The best from the rest
Although it’s hard for me to recommend other apps than those two, there are some apps I think deserve credit for their innovative features and for being more reliable that Apple Podcasts.
Procast, a relative newcomer to the field, is a fantastic choice if it’s something you love to tweet about or share your thoughts. There’s also a clip feature that allows you to grab a small portion of podcast to use as a supplement to text or tweets. Procast also offers a handy “swipe directly to your inbox” feature which lets you add episodes from your queue to your list with a single swipe. Procast is an excellent option for iOS, but Android-users can also use it.
Breaker is a simple podcast player. But, it’s built-in time-coded comments, similar to Soundcloud comments, give users a place where they can discuss podcasts and other podcasts. This app is unique in that it allows users to interact with other listeners and have conversations about their favorite podcasts. Breaker can be downloaded on Android and iOS.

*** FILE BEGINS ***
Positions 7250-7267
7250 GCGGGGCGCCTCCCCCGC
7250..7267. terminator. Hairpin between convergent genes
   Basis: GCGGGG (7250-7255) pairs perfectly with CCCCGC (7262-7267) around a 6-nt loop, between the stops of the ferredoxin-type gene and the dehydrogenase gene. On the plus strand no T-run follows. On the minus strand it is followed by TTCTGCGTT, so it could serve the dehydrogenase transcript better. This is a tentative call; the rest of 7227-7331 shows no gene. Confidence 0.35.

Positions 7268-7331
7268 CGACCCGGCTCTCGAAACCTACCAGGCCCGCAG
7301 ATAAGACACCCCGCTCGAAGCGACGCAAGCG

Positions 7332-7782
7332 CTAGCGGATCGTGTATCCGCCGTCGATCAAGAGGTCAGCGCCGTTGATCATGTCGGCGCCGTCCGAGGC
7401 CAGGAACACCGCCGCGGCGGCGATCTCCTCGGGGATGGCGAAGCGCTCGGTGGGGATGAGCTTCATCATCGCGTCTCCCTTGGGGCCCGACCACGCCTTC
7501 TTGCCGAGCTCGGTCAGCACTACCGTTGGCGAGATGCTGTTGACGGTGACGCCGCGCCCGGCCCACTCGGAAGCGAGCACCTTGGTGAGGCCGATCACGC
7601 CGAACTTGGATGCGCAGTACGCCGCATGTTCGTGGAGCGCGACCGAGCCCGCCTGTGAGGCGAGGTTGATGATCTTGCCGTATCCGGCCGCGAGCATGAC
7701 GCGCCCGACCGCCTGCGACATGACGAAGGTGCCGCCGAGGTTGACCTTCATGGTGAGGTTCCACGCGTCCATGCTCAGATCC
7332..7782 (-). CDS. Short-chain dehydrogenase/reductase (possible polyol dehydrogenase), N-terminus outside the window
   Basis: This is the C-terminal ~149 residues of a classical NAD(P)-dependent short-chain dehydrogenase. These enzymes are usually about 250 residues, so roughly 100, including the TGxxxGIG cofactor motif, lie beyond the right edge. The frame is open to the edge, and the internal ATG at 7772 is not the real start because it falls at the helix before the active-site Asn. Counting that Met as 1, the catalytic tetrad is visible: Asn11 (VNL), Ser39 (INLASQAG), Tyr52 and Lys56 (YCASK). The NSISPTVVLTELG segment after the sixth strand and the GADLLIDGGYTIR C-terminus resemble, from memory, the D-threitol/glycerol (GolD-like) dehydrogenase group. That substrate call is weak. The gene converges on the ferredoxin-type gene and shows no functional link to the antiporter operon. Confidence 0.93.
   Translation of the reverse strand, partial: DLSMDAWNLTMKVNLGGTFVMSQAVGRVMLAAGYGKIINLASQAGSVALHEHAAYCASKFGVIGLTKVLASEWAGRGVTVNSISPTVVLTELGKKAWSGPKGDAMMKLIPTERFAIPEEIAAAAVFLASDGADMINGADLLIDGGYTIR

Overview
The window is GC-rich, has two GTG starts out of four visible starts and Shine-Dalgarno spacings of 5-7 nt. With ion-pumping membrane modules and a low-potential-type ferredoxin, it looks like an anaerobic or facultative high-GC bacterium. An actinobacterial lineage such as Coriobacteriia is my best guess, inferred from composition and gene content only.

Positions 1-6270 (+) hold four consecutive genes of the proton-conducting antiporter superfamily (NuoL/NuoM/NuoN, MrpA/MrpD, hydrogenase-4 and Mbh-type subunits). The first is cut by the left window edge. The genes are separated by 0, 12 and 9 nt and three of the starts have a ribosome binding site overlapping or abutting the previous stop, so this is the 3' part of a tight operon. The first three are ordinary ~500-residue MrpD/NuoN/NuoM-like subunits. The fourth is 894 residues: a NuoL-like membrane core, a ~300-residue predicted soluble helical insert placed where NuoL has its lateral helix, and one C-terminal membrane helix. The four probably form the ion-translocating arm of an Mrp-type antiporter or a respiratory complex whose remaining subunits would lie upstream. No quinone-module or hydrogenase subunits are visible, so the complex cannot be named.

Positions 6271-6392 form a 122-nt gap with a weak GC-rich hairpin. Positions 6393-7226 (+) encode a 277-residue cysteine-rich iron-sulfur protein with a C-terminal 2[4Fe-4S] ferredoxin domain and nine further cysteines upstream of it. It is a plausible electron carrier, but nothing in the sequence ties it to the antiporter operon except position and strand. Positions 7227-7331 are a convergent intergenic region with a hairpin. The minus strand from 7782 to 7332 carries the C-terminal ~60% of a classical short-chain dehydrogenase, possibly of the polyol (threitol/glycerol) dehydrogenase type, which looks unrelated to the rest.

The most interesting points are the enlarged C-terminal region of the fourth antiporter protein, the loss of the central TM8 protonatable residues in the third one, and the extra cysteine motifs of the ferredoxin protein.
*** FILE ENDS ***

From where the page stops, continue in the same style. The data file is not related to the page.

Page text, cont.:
iCatcher is now our new backup choice. Unlike Procast & Breaker, iCatcher hasn’t done anything “new” in the podcasting app space. It’s a solid and reliable podcast player with many of Overcast’s features, but it’s a bit less slick. The interface is simple and provides access to all core playback features. Your playlists and subscriptions can be synced across multiple iPhones or iPads with iCloud. We would be remiss not to mention iCatcher!’s unique gesture controls, including the ability skip ahead of two minutes by tracing a L-shaped shape on the screen. Also, it’s the product of a single developer who is easy to contact with bug reports, and it regularly releases performance-enhancing, bug-squashing updates.